A GOLD-COLORED “passport” and a ceremonial walk under the historic Arch of the Centuries—welcome to college life, UST-style.

Beginning a new chapter in one's student life at UST can be more memorable with a couple of ceremonial gestures freshmen look forward at the start of the academic year.

“Rituals are important. They are very meaningful to the lives of people. They symbolize something deeper. These are external signs of values of attitudes that we have, and these rituals symbolize our character and our identity,” said Evelyn Songco, assistant to the rector for student affairs.

Thomasian Journey Passport

As part of its Quadricentennial Celebration, the University started a commemorative project in 2010 for freshmen to keep track of their UST life. A gold-colored passport was issued by Theology professors to students to document people and events they come across with during their stay in UST.

This project, called the Thomasian Journey Passport, was the brainchild of Fr. Filemon dela Cruz, O.P., vice rector for religious affairs, Theology professors and other departments of the University. The passports were modified replicas of Philippine passports that served as a journal of the memorable events here.

The Office of Student Affairs released collectible stamps kept inside the passport to mark the student’s attendance in the different social activities happening around the University.

“It was really meant for the students to document their journey in the University, because if one has these [stamps] when they graduate, it really is evidence on their part on how well they lived their life in UST,” Songco said.

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She said the more stamps collected, the more Thomasian memories earned.

“At siyempre, yung feeling mo na marami kang nasalihan na activities, mas marami kang opportunities na tinake for Thomasianformation,” Songco said.

But the issuance of the stamps stopped before the academic year ended.

Songco said when the project was discontinued, Fr. dela Cruz went abroad to study and since, was never updated. There are still no plans to revive the passports and stamps.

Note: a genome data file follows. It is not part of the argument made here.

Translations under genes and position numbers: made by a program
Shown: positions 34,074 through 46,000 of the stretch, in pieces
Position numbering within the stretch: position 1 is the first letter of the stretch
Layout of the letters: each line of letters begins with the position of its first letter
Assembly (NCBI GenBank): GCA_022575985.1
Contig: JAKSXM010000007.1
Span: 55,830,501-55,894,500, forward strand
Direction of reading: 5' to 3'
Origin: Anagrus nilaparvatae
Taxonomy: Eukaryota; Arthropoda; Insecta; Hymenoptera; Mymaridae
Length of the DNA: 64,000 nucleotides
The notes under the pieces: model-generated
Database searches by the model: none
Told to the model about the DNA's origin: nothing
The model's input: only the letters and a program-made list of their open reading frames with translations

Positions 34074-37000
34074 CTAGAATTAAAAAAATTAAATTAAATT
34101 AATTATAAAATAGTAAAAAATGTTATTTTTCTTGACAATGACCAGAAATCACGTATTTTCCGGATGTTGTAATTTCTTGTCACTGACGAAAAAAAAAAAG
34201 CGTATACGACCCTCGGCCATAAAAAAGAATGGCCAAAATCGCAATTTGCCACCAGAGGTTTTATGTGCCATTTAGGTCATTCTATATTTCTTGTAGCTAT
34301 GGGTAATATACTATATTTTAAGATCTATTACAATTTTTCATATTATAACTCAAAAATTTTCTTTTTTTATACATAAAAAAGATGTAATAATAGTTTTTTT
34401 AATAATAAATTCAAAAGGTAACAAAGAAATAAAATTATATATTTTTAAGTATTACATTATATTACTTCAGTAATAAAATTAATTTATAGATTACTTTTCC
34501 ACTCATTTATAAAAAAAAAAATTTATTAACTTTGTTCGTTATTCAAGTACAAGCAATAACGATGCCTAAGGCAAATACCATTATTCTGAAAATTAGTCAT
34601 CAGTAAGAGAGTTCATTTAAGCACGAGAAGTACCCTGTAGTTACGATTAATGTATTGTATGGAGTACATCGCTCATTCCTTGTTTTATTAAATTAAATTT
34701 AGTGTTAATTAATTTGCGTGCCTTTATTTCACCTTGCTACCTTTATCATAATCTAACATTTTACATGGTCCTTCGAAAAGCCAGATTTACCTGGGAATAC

Rite of passage

Students in their complete uniforms held vibrant balloons and displayed other creative gimmicks—the usual picture of the new generation passing through the Arch of the Centuries.

Although it has been considered a tradition, this memorable parade of freshmen known as the Thomasian Welcome Walk is relatively new.

According to Songco, it was first introduced as the "Rite of Passage" in 2002 and was then led by Secretary General Fr. Winston Cabading, O.P. in collaboration with the Central Student Council.

She also said that this event, formally renamed in 2004, created an imprint both to freshmen and Thomasian graduates.

“The ritual is something very symbolic for the students. It is something that creates a bond between them and the University. If you do not participate, you will miss something valuable.”

The Welcome Walk was delayed several times last year but was finally pushed through on September 24 with two batches of freshmen entering the historical arch.

“There’s a feeling that the experience is not complete when you do not participate in the ritual,” Songco said.

For Thomasian graduates, their journey comes full circle with their emotional exit out the Arch of the Centuries.

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“There is a feeling of intense emotions as one walks out the arch, both as a group and as an individual,” Songco said.

Because of its symbolic relevance, the arch also became subject to a very popular myth. It is said that a student would not complete his or her stay in the University once they pass out of the arch as an undergraduate.

Songco said that students created this myth because they wish to complete the cycle of entering and leaving the University as normal as possible.

“Only UST has the Arch of the Centuries, and when you partake in these rituals, you become part of history.”

Prof. Augusto De Viana, chair of the Department of History, recalled only college orientations during his time in the 80s.

He said they would only walk around in their respective college buildings back then while familiarizing themselves with the facilities.

“Before, we were only oriented in the campus, starting with the Main Building. Now, the Thomasian Walk has become formal because of rituals. What I only saw in pictures were the dunce caps of freshmen [back then],” De Viana said.

He said that these scheduled orientations were meant to formally open the doors of the University to the students, especially those from the provinces.

“It is very symbolic when they enter their respective buildings, and they’re not allowed to step out yet because they are not yet a product of it,” said De Viana.

He also said that UST respect the symbolisms of the Walk because they are important to Thomasians, especially now that the event has been formalized.

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Songco said the Thomasian Journey is marked by the entrance and exit from the arch and every good memory that happened in between.

“What’s important is the students’ experiences in the University from the moment they first step on its grounds,” said Songco.

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